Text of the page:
PrivacyNow is a BadExit (was Re: PrivacyNow node has misconfigured OpenDNS account)

Sebastian Hahn mail at
Thu Apr 15 07:17:39 UTC 2010

On Apr 15, 2010, at 9:11 AM, Scott Bennett wrote:

>     On Thu, 15 Apr 2010 08:25:07 +0200 Sebastian Hahn <mail at 
> >
> wrote:
>> On Apr 15, 2010, at 8:17 AM, Scott Bennett wrote:
>>> Unfortunate (IMO), the latest versions have the support for .exit
>>> either disabled or deleted, apparently leaving us no easy way to
>>> perform
>>> such tests.  I've asked recently on this list whether some other
>>> easy way
>>> were available, but have been met with silence, so I assume that  
>>> there
>>> still is none.
>> If you want the functionality, feel free to set the AllowDotExit
>> config option
>> to 1. Note that this can't be recommended, because it opens you up  
>> for
>     That is what I have been doing in order to be able to test for  
> exit
> misbehavior.  However, the ChangeLog notes under "Minor bugfixes" for
> the following:
> 	- Resume handling .exit hostnames in a special way: originally we
> 	stripped the .exit part and used the requested exit relay. In
> we stopped treating them in any special way, meaning
> 	if you use a .exit address then Tor will pass it on to the exit
> 	relay. Now we reject the .exit stream outright, since that behavior
> 	       ^^^^^^^^^^^^^^^^^^^^^^^^^^^^^^^^^^^^^^^
> 	might be more expected by the user. Found and diagnosed by Scott
> 	??????????????????????????????????
> 	Bennett and Downie on or-talk.
> I understood the "Now we reject" part as meaning that the .exit  
> support had
> been completely removed.  I do not understand why that behavior  
> "might be
> more expected by the user."  In any case, the above note is why I've  
> paused
> at while waiting to discover some fairly easy-to-use  
> alternative
> method of testing exit behavior.

Ah no, that's not what is meant here. The idea is that when .exit is  
we reject connections to some domain ending in .exit, instead of passing
that URL to the exit node. This is more expected behaviour because there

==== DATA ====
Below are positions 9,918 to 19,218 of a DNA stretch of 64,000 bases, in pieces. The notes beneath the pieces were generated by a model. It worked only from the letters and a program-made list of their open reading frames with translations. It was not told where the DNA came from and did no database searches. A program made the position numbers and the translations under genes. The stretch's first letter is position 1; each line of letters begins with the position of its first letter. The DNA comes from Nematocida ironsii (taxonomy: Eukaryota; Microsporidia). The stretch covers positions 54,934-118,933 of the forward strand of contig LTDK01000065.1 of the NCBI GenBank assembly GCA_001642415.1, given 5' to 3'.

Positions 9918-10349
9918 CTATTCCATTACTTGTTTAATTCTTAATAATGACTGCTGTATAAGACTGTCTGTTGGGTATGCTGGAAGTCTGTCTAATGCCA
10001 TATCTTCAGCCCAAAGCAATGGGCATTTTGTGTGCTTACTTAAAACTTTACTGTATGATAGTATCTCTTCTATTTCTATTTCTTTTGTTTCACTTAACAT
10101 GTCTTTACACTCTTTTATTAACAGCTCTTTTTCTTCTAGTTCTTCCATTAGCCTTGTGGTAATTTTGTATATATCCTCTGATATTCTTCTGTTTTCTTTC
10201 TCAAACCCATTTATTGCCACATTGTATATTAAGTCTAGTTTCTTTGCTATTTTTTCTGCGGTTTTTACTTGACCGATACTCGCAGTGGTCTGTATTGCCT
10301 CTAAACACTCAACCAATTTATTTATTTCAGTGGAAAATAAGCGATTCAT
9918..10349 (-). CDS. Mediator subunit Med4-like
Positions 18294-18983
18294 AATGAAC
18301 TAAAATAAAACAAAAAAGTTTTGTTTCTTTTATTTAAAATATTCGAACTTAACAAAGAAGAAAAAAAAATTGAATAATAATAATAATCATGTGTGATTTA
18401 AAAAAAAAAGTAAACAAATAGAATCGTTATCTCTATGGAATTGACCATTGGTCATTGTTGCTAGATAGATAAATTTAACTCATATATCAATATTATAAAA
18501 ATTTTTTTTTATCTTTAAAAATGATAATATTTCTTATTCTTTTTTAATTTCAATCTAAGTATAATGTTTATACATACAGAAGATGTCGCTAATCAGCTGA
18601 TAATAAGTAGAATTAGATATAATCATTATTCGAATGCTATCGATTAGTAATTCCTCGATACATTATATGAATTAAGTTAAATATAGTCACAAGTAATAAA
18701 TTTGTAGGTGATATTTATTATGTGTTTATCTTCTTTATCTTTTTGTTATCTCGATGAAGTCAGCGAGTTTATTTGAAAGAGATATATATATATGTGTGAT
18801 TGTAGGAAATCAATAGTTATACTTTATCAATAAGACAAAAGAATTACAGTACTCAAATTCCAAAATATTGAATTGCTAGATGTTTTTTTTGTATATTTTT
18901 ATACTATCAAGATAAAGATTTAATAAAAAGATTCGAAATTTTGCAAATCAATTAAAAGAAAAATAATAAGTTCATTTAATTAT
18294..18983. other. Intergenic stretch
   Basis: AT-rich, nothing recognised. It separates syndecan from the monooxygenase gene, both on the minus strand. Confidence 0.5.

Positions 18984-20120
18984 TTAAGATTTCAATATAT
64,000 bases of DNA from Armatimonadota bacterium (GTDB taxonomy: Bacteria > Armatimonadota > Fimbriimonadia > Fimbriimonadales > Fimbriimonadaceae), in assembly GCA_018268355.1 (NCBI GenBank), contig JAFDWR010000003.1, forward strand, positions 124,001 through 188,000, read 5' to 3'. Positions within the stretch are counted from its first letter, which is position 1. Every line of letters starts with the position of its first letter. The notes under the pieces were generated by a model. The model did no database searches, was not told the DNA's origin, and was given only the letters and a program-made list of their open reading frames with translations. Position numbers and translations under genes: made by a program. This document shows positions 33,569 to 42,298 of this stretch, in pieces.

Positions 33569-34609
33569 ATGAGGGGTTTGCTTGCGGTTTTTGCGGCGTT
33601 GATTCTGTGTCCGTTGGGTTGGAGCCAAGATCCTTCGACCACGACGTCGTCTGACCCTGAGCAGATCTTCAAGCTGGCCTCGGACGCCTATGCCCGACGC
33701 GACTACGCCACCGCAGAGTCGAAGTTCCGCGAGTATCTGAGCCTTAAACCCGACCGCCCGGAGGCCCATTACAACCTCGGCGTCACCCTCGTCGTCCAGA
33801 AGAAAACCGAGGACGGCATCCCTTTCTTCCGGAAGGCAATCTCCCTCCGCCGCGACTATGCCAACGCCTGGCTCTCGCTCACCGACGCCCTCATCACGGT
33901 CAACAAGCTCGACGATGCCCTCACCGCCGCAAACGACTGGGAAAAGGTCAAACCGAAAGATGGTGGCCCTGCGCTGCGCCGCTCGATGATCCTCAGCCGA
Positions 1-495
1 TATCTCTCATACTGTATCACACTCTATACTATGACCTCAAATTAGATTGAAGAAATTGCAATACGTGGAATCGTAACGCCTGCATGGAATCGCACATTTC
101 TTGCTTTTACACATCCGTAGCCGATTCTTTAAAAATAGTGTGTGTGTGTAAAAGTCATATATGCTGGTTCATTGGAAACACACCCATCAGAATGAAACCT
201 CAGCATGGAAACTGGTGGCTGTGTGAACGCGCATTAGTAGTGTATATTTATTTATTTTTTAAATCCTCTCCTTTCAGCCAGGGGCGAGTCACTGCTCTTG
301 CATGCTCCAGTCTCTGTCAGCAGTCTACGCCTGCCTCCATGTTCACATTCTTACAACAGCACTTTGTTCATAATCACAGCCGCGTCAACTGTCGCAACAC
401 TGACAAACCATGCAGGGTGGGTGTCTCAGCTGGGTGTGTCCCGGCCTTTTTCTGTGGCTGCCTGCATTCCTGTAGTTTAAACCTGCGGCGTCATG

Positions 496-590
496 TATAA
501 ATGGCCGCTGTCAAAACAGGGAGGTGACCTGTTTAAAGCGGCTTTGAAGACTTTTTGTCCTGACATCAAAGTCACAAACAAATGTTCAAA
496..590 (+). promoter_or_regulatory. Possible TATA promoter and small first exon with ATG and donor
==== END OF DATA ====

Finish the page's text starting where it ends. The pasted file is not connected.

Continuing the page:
is no .exit tld currently, so people telling to to go to xyz.exit are  
most likely
thinking that they are talking to a tor with the .exit functionality  

>> attacks where the exit node can choose who your exit is going to be,
>> unless you use encrypted protocols when webbrowsing only.
>     Regarding the attack route you mention, I have some firefox plug- 
> ins
> like NoRedirect and RefreshBlocker installed in addition to the  
> recommended
> plug-ins (including QuickJava, NoScript, and Torbutton especially)  
> that should
> help with automated stuff, and I'm in the habit of checking the  
> actual URLs
> in links before using the links manually.  In many cases, I don't  
> even use
> firefox to get stuff from the links, but rather do a copy-and-paste  
> to a
> wget(1) or some other downloader command in an xterm(1), so I have  
> plenty of
> opportunity to notice that sort of interference.  If those  
> strategies still
> miss something, please do let me know.

I suppose you still load images and possibly other resources, too;
those can be fetched from arbitrary locations unless disabled via
special-purpose addons like RequestPolicy.

>>>> # This file was generated by Tor; if youedit it, comments will not
>>>> be pres=
>>>    I think the comment may be a lie.  It's most likely a torrc
>>> produced by
>>> vidalia, not tor.  (Someone please correct me if I've forgotten some
>>> special
>>> case in which tor does rewrite a torrc.)
>> I think it is more likely that the file was written by Tor, via the
>> torctl command.
>     Okay, I guess I had forgotten tor implemented such a command,  
> but who
> is issuing the command?  Vidalia?
>     Thanks for the information, Sebastian.

Yes, Vidalia as the only Tor controller in a typical setup would be  
the saveconf command.

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